rate. It will provide better rejection of signals in the frequency band of interest. For example, with a 50Hz data
output rate, a significant signal at 75Hz may alias back into
the passband at 25Hz. This is due to the fact that rejection at
75Hz may only be 66dB in the stopband (frequencies higher
than the first notch frequency), as shown in Figure 4.
However, setting the data output rate to 10Hz will provide
135dB rejection at 75Hz (see Figure 6). A similar benefit is
gained at frequencies near the data output rate (see Figures
7, 8, 9, and 10). If a slower data output rate does not meet
the system requirements, the analog front end can be designed to provide the needed attenuation to prevent aliasing.
Additionally the data output rate may be increased and
additional digital filtering may be done in the processor or
controller.
The digital output rate, or data rate, scales directly with the
system CLK frequency. This allows the data output rate to
be changed over a very wide range (five orders of magnitude) by changing the system CLK frequency. However, it
is important to note that the –3dB point of the filter is 0.216
times the data output rate. Therefore, the data output rate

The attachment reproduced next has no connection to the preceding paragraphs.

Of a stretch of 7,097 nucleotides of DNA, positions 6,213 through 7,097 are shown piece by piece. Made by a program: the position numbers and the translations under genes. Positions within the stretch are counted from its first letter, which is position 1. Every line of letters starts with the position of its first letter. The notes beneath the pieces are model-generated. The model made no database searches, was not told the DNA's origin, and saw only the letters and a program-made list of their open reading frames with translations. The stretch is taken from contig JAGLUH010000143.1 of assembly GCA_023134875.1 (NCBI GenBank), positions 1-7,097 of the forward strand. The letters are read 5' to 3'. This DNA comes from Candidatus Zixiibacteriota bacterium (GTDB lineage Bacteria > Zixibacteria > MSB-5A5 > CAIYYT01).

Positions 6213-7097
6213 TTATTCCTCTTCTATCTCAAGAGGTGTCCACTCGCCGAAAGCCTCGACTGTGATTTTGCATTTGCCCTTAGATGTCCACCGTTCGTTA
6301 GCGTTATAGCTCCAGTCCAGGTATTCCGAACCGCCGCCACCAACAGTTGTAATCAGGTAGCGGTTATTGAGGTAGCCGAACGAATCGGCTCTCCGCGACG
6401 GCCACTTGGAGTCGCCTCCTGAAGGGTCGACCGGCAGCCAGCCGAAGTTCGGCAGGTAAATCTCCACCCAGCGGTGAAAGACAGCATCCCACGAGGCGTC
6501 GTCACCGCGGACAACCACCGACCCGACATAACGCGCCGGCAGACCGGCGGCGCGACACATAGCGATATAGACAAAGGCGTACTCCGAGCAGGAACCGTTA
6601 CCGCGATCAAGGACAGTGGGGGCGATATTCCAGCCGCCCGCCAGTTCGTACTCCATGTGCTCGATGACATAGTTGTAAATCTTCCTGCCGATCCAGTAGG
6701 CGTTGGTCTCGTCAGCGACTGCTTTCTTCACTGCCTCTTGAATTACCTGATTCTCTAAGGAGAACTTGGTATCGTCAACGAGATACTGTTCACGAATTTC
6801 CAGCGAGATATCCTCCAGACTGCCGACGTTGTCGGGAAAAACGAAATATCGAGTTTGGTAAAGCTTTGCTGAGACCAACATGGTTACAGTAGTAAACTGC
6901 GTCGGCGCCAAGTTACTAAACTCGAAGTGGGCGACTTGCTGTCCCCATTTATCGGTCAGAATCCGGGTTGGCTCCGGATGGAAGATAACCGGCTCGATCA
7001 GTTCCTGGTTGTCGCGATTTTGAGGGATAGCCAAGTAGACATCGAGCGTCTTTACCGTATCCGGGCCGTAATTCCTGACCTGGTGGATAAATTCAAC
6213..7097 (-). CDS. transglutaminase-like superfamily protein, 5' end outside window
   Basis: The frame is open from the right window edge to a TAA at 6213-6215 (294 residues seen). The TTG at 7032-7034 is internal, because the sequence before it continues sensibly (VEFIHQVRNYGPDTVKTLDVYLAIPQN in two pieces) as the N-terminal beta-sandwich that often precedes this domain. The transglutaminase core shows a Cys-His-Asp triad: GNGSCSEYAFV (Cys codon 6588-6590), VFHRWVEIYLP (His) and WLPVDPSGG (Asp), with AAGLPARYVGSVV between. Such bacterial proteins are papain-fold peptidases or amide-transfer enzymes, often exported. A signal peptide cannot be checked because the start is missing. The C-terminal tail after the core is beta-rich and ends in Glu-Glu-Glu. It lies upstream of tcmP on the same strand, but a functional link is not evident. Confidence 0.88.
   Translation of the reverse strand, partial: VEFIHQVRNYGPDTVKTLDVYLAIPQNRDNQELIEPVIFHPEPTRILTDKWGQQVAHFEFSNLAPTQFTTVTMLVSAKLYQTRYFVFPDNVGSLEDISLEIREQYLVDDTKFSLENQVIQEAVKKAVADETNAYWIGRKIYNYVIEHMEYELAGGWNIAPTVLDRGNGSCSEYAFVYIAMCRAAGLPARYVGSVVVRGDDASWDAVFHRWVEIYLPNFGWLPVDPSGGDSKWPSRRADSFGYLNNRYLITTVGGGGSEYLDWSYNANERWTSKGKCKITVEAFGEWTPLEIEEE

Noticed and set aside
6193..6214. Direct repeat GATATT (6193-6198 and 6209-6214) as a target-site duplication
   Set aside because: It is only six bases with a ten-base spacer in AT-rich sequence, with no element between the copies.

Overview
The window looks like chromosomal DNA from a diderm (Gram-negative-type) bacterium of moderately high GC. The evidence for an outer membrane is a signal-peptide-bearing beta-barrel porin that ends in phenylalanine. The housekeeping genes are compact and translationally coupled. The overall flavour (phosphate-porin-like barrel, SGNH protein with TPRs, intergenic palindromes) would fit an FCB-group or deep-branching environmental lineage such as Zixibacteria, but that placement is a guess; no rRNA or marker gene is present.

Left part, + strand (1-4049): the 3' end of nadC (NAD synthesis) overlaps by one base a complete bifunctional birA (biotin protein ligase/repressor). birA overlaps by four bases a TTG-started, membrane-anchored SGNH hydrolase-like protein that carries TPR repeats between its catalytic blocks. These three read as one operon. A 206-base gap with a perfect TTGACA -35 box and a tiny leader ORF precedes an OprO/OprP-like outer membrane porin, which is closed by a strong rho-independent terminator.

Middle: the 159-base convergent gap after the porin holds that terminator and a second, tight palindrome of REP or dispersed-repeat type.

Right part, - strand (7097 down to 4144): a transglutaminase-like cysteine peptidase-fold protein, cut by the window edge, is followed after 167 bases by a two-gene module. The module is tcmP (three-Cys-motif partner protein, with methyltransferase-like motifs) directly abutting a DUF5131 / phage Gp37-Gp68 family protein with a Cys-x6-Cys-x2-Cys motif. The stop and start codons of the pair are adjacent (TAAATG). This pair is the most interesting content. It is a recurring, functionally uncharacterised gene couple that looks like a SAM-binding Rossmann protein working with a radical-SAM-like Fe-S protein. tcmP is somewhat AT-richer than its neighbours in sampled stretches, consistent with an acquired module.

should allow for sufficient margin to prevent attenuation of
the signal of interest.
Since the conversion result is essentially an average, the data
output rate determines the location of the resulting notches
in the digital filter (see Figure 3). Note that the first notch is
located at the data output rate frequency, and subsequent
notches are located at integer multiples of the data output
rate to allow for rejection of not only the fundamental
frequency, but also harmonic frequencies. In this manner,
the data output rate can be used to set specific notch
frequencies in the digital filter response.
CONTROL LOGIC
The control logic is used for communications and control of
the ADS1250.
For example, if rejection of the power line frequency is
desired, the data output rate can simply be set to the power
line frequency. For 50Hz rejection, the system CLK frequency should be 19.200kHz; this will set the data output
rate to 50Hz (see Table II and Figure 4). For 60Hz rejection,
the system CLK frequency should be 23.040kHz; this will
set the data output rate to 60Hz (see Table II and Figure 5).
If both 50Hz and 60Hz rejection is required, then the system
CLK should be 3.840kHz; this will set the data output rate
to 10Hz and reject both 50Hz and 60Hz (See Table II and
Figure 6).
Power-Up Sequence
Prior to power-up, all digital and analog input pins must be
LOW. At the time of power-up, these signal inputs can be
biased to a voltage other than 0V, however, they should
never exceed +VS or +VD.
Once the ADS1250 powers up, the DRDY line will pulse
LOW on the first conversion. This data will not be valid. The
sixth pulse of DRDY will be valid data from the analog input
signal.
DIGITAL FILTER RESPONSE
0
–20
–20
–40
–40
–60
–60
–80
Gain (dB)
Gain (dB)
NORMALIZED DIGITAL FILTER RESPONSE
0
–100
–120
–80
–100
–120
–140
–140
–160
–160
–180
–180
–200
–200
0
1
2
3
4
5
6
7
8
9
0
10
FIGURE 3. Normalized Digital Filter Response.
100
150
200
FIGURE 4. Digital Filter Response (50Hz).
®
ADS1250
50